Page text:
My guess is that it is sulphur dioxide that is troubling you, but since it came from clogged drains the possibilities are endless.

The doctor (hospital) sounds like the right place to visit again.

Take care and keep well!

Tess Kincaid said...


Charles Gramlich said...

Once upon a time I used a regular drain clog product and it ate through the old pipes we had under our sink.

Reb said...

Oh, wow. How much longer will she be a room mate? You might want a plumber out to inspect the drains and make sure they are not being eaten away and get the kitchen sink replaced. On her dime of course.

Barbara Martin said...

The landlord's father is a plumber and he is in the process of replacing the pipes and part of the kitchen sink. Turns out the drain pipe down into the basement was clogged the whole way.

The Landlord and I saw the plastic bottle the Sulphuric Acid was in: 32 oz at 90% pure sulphuric acid which makes it very strong indeed. The woman had been told firmly she was not to use it and yet did so. She will be leaving at month end, and taking her bad habits of flushing unused food down the toilets (i.e. half a large Dutch Oven of cooked rice which plugged a toilet for a whole week before it was cleared away).

The Toronto Residential Act, 2006 states that a tenant is responsible for any damage they do to any landlord's property, that they should take steps to correct the problem. Of course the Landlord is supposed to take steps on his end too, which was neglected in the clogged kitchen drain in this instance.

I know from previous employment working for the Alberta Emergency Preparedness Department of having to learn all the dangerous and hazardous chemicals with their symbols, toxicity and harm levels. Sulphuric Acid is particularly nasty, and when it mixes with other ingredients forms different sulfuric oxides which are equally dangerous. These substances travel along other pipes in the vicinity, the immediate house and into neighbouring houses down the sewer line. Thus, with the potential to do harm to others.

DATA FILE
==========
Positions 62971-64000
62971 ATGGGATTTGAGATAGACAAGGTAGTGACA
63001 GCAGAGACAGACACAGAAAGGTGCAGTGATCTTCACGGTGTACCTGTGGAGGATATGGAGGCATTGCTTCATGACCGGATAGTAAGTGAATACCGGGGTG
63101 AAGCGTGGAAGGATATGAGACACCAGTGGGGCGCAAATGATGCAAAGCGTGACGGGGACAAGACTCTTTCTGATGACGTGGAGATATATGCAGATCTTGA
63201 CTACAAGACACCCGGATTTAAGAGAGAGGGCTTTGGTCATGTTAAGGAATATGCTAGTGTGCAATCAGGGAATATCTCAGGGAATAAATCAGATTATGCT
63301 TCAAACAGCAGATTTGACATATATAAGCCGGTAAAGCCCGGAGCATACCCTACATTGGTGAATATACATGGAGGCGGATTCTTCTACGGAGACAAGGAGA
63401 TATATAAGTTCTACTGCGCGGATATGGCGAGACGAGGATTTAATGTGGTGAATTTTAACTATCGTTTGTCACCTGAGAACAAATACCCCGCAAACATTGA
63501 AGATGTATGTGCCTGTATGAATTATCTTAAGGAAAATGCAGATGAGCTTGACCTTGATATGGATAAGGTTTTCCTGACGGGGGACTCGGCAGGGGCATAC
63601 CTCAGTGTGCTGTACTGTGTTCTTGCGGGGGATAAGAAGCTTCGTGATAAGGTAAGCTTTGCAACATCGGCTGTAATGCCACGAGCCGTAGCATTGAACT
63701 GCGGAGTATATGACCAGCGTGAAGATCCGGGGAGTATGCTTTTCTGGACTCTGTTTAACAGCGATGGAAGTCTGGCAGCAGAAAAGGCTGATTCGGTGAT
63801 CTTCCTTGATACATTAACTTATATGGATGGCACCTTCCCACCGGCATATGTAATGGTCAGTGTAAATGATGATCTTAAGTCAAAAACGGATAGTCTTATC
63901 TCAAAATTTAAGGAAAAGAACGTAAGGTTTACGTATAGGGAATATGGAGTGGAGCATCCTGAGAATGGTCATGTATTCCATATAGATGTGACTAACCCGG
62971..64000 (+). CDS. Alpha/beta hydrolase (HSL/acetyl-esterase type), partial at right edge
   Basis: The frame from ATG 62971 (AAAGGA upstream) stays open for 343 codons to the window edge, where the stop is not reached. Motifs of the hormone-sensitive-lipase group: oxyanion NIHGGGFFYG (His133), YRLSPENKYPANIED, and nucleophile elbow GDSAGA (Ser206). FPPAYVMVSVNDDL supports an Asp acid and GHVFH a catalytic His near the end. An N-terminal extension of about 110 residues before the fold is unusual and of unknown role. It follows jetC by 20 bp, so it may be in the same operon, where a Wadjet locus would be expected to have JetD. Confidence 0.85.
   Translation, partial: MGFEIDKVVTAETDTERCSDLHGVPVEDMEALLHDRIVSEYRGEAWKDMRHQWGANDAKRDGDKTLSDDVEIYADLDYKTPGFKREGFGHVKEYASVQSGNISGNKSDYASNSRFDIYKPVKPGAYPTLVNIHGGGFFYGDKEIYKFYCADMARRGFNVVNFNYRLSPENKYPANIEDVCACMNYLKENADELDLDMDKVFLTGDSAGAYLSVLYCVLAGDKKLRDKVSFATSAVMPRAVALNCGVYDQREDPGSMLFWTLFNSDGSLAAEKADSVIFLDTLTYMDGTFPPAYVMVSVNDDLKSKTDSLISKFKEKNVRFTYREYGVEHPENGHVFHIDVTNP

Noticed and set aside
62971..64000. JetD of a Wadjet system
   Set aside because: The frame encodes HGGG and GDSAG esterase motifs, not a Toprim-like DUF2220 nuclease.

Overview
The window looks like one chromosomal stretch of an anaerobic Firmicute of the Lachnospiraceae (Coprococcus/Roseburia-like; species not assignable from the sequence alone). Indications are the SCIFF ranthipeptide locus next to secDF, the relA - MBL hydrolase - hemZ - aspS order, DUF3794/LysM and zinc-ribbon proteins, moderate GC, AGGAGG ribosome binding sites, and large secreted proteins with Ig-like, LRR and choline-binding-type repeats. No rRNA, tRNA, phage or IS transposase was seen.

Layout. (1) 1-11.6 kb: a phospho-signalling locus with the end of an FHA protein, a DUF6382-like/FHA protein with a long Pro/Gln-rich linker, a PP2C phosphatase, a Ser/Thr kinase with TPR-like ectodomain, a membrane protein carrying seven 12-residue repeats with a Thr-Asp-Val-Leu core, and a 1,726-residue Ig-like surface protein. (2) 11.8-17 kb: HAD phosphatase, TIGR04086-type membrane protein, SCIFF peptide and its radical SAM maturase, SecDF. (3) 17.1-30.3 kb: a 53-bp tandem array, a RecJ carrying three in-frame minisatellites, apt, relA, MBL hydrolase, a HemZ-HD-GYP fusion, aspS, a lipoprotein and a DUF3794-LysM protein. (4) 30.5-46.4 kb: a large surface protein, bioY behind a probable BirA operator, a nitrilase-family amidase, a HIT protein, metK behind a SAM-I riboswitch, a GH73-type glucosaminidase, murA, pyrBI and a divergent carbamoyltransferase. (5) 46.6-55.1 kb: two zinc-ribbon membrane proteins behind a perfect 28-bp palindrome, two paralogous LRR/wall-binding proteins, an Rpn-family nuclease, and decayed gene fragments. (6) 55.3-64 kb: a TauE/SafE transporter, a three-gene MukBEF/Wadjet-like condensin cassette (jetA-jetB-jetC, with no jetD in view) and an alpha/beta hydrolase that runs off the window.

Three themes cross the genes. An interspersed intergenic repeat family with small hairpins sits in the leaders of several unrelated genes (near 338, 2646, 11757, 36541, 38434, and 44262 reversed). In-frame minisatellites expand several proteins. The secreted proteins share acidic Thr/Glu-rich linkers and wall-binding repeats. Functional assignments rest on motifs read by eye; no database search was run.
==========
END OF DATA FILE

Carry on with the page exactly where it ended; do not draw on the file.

The City of Toronto is trying to clean up their water sources and sewers by preventing toxic substances from entering their pipes. They have found that Sulphuric Acid is dissolving their sewer pipes. Their website can be found at toronto dot ca for further information.

Barbara Martin said...

The scary part of this was before the plumber came when the U-joint under the sink was actually sweating liquid to the outside to form droplets.

Anonymous said...

God Barbara! Fun and games. Not.Hope all ends well after all this, and that you feel better soon.

Bernita said...

What does one do with idiots like he!
That's almost criminal!
Hope you suffer no permanent damage from this, Barbara!

Ruahines said...

Kia ora Barbara,
That is a very scary experience. As someone who also suffers from occasional asthma I know how terrible that chest tightness can be. Please keep the ventolin handy.
Kia kaha.

Lana Gramlich said...

I'm sorry for your trouble. That sucks. The problem with common sense is that it's not common enough.

Barbara Martin said...

Thanks for the good wishes, all.

People are able to obtain industrial chemicals, as this case shows, despite them not being able in retail stores. The woman thinks she has done nothing wrong and that she was only trying to help with the clogged drain. It hasn't entered her mind that she could have killed all of us in the house and the neighbours too! I wouldn't be surprised to learn they are having wierd headaches and other side-effects.

Rick said...

Scary stuff, Barbara. I've been a hazardous materials specialist for so many years that I would never even think of someone doing something like this. Thanks for spreading the word.

And I write a blog for emergency responders, so maybe I'll post something there on this topic following your lead.

Nice post.